Abstract: Increasingly companies realize the value of using free/libre and open source software (FLOSS) in their products, but need to manage the associated risks. Leading companies introduce open source governance as a solution. A key aspect of corporate FLOSS governance deals with choosing and evaluating open source components for use in products. Following an industry-based research approach, we present 13 best practices in the pattern format of context-problem-solutions paired with consequences. In this paper, we cover an excerpt of the Component Approval section of our FLOSS governance handbook. This article builds upon our previous EuroPLoP publication covering Component Reuse in FLOSS governance processes, as well as other publications on the topic. Analyzing qualitative data gathered from 15 expert interviews, we derive and interconnect the common industry recommendations for reviewing, tracking, and approving open source components in a company environment. We conclude by presenting workflow templates that put various best practices in relation to each other.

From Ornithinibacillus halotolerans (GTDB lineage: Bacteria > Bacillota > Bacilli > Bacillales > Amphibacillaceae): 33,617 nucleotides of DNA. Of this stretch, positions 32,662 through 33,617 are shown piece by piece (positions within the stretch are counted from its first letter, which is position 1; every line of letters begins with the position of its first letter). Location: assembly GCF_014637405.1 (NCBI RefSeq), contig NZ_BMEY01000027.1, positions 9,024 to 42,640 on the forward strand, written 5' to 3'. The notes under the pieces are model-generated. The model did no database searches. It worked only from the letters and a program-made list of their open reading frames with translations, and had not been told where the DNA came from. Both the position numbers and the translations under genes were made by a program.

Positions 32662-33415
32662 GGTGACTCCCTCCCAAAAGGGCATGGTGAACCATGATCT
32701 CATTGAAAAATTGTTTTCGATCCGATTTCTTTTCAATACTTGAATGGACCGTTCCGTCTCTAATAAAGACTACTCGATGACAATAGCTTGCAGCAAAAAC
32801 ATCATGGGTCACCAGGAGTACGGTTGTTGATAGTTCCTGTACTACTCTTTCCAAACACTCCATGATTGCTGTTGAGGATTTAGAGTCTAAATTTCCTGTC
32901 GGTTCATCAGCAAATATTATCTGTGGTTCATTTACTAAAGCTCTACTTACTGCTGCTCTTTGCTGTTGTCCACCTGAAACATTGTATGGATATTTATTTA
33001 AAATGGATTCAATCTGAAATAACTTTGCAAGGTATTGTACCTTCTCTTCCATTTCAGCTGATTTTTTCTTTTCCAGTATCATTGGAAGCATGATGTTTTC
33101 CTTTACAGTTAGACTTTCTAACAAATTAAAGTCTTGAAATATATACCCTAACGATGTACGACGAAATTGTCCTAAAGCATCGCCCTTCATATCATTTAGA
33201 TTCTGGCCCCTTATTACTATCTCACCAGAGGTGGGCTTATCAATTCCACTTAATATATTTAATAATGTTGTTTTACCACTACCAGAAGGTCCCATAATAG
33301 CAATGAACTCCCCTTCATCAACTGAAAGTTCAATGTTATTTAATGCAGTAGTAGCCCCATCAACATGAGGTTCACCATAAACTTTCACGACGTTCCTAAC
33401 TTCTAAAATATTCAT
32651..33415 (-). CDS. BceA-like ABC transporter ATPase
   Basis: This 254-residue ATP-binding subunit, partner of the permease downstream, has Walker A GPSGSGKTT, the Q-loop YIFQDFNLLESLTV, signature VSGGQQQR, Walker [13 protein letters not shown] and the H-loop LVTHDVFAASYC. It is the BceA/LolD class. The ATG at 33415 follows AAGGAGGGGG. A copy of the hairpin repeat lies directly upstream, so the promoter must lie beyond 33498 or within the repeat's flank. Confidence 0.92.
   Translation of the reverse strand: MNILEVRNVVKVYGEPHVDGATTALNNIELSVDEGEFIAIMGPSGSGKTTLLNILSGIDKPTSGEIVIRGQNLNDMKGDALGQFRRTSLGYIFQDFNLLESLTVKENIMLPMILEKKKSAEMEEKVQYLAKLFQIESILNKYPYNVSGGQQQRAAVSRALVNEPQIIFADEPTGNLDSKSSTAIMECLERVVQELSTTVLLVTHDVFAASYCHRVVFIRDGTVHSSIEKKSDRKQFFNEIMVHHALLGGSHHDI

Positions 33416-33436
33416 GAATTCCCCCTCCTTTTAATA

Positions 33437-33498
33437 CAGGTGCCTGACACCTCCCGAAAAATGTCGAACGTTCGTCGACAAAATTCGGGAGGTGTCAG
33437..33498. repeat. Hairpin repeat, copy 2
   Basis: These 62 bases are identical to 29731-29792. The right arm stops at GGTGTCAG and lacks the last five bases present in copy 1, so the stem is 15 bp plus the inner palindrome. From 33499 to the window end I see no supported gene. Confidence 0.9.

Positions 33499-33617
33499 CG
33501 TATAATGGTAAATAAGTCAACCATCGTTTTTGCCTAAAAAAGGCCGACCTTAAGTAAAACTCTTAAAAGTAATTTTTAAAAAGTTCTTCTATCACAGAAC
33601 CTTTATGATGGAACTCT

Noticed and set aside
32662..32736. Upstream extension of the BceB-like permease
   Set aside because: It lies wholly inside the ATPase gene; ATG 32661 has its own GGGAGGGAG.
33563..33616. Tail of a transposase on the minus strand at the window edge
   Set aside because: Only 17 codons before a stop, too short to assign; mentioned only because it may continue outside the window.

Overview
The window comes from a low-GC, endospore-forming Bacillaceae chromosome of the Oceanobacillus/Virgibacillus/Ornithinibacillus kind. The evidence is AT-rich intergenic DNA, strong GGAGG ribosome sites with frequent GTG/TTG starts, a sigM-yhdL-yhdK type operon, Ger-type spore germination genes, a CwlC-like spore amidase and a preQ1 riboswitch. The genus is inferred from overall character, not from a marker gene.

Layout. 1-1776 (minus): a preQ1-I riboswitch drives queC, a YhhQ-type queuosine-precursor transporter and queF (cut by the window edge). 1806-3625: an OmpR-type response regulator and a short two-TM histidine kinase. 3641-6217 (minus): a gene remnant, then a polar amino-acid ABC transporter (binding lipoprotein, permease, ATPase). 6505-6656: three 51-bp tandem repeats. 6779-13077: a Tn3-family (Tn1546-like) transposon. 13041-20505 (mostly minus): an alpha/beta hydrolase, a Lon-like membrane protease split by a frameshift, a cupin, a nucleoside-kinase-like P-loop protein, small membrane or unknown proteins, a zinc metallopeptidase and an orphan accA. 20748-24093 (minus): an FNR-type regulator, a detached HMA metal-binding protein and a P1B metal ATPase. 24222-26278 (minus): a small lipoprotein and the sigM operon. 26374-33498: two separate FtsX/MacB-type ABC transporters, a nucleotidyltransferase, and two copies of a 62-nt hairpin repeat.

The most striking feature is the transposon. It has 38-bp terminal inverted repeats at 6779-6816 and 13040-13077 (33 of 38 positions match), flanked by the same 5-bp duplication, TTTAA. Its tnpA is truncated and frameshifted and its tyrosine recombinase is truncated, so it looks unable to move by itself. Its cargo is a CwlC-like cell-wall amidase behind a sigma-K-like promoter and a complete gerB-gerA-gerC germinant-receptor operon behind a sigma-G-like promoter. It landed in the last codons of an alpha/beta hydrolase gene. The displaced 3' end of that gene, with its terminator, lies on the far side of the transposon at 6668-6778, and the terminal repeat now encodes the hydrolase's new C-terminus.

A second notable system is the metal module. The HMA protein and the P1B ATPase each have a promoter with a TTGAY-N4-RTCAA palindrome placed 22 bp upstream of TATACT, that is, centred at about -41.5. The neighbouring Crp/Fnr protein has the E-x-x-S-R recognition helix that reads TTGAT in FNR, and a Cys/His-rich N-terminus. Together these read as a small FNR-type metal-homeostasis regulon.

Keywords: Commercial use of open source, component approval, FLOSS, FOSS, industry best practice, open source software, open source governance, pattern language
Reference: Harutyunyan, N. & Riehle, D. (2020). Industry Best Practices for Component Approval in FLOSS Governance. In Proceedings of the 25th European Conference on Pattern Languages of Programs (EuroPLoP ’20). ACM, article 33.